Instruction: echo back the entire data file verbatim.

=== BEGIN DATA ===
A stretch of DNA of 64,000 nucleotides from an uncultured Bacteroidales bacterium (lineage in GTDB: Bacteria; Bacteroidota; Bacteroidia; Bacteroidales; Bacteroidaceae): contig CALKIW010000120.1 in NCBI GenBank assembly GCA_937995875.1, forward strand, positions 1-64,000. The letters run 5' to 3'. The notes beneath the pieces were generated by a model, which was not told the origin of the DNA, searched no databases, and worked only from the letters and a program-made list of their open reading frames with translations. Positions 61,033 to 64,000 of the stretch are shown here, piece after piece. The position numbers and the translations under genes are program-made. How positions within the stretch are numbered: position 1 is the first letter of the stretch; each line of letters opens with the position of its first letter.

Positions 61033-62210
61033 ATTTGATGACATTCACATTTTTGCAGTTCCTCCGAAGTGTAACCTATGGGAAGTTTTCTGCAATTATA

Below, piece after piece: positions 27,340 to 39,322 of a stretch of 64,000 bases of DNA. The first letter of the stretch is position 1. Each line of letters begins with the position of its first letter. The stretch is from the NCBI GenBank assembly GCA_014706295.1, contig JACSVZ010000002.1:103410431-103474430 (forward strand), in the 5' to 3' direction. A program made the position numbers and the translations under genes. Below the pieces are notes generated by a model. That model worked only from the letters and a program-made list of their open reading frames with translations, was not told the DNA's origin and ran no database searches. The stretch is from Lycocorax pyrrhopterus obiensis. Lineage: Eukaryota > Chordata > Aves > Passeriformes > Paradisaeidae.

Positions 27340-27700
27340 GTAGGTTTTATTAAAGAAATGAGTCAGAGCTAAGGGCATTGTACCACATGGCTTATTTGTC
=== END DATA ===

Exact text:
A stretch of DNA of 64,000 nucleotides from an uncultured Bacteroidales bacterium (lineage in GTDB: Bacteria; Bacteroidota; Bacteroidia; Bacteroidales; Bacteroidaceae): contig CALKIW010000120.1 in NCBI GenBank assembly GCA_937995875.1, forward strand, positions 1-64,000. The letters run 5' to 3'. The notes beneath the pieces were generated by a model, which was not told the origin of the DNA, searched no databases, and worked only from the letters and a program-made list of their open reading frames with translations. Positions 61,033 to 64,000 of the stretch are shown here, piece after piece. The position numbers and the translations under genes are program-made. How positions within the stretch are numbered: position 1 is the first letter of the stretch; each line of letters opens with the position of its first letter.

Positions 61033-62210
61033 ATTTGATGACATTCACATTTTTGCAGTTCCTCCGAAGTGTAACCTATGGGAAGTTTTCTGCAATTATA

Below, piece after piece: positions 27,340 to 39,322 of a stretch of 64,000 bases of DNA. The first letter of the stretch is position 1. Each line of letters begins with the position of its first letter. The stretch is from the NCBI GenBank assembly GCA_014706295.1, contig JACSVZ010000002.1:103410431-103474430 (forward strand), in the 5' to 3' direction. A program made the position numbers and the translations under genes. Below the pieces are notes generated by a model. That model worked only from the letters and a program-made list of their open reading frames with translations, was not told the DNA's origin and ran no database searches. The stretch is from Lycocorax pyrrhopterus obiensis. Lineage: Eukaryota > Chordata > Aves > Passeriformes > Paradisaeidae.

Positions 27340-27700
27340 GTAGGTTTTATTAAAGAAATGAGTCAGAGCTAAGGGCATTGTACCACATGGCTTATTTGTC